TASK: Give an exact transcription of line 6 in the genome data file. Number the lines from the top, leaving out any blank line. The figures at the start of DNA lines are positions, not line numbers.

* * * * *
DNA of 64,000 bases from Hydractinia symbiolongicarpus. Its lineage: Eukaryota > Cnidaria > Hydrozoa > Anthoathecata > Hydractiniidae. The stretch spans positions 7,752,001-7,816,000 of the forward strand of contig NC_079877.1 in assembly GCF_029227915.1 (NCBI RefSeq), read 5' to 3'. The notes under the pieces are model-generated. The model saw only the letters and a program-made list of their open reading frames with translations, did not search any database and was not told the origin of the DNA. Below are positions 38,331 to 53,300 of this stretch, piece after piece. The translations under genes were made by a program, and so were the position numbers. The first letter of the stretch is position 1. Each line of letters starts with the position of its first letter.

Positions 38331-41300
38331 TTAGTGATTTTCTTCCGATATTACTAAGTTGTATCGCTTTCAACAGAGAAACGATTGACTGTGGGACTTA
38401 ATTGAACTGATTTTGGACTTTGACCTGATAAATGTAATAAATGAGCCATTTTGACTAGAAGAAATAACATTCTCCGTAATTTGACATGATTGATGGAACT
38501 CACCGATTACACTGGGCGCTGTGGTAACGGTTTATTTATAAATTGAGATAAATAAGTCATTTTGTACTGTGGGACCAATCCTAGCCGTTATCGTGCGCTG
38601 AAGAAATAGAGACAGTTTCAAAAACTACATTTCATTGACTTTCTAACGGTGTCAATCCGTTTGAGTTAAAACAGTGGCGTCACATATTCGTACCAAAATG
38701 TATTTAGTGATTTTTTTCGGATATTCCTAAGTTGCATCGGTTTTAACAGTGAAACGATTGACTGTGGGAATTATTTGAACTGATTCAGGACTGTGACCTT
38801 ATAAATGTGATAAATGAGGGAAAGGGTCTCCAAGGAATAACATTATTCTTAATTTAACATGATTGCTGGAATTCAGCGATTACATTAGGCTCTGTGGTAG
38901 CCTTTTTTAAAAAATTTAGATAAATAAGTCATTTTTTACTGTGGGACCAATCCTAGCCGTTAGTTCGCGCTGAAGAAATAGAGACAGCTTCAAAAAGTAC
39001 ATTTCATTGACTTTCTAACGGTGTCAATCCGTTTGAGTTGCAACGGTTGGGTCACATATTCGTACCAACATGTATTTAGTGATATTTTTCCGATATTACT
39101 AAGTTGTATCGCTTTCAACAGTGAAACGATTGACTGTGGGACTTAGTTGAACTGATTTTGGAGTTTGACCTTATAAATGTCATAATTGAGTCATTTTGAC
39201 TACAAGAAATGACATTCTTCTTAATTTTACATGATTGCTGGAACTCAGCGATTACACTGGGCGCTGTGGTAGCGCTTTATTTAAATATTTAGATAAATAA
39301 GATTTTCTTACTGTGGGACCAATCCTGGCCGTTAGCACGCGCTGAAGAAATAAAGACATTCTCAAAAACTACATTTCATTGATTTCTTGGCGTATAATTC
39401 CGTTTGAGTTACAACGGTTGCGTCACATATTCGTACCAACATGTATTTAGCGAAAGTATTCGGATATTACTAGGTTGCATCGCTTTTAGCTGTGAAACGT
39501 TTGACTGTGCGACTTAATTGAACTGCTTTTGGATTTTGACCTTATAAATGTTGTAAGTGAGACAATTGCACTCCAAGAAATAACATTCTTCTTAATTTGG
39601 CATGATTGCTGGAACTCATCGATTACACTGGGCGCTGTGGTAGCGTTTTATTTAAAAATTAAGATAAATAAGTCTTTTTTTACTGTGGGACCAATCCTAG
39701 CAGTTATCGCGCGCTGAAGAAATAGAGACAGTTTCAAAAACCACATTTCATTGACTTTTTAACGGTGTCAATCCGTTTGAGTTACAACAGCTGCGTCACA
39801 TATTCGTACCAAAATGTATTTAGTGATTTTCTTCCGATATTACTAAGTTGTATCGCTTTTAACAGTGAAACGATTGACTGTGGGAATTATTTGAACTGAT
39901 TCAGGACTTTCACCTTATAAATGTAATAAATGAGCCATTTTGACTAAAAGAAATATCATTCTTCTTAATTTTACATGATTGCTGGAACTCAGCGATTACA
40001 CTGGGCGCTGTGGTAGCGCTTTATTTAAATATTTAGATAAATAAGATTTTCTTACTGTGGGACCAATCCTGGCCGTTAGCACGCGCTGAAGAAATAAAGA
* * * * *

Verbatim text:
38601 AAGAAATAGAGACAGTTTCAAAAACTACATTTCATTGACTTTCTAACGGTGTCAATCCGTTTGAGTTAAAACAGTGGCGTCACATATTCGTACCAAAATG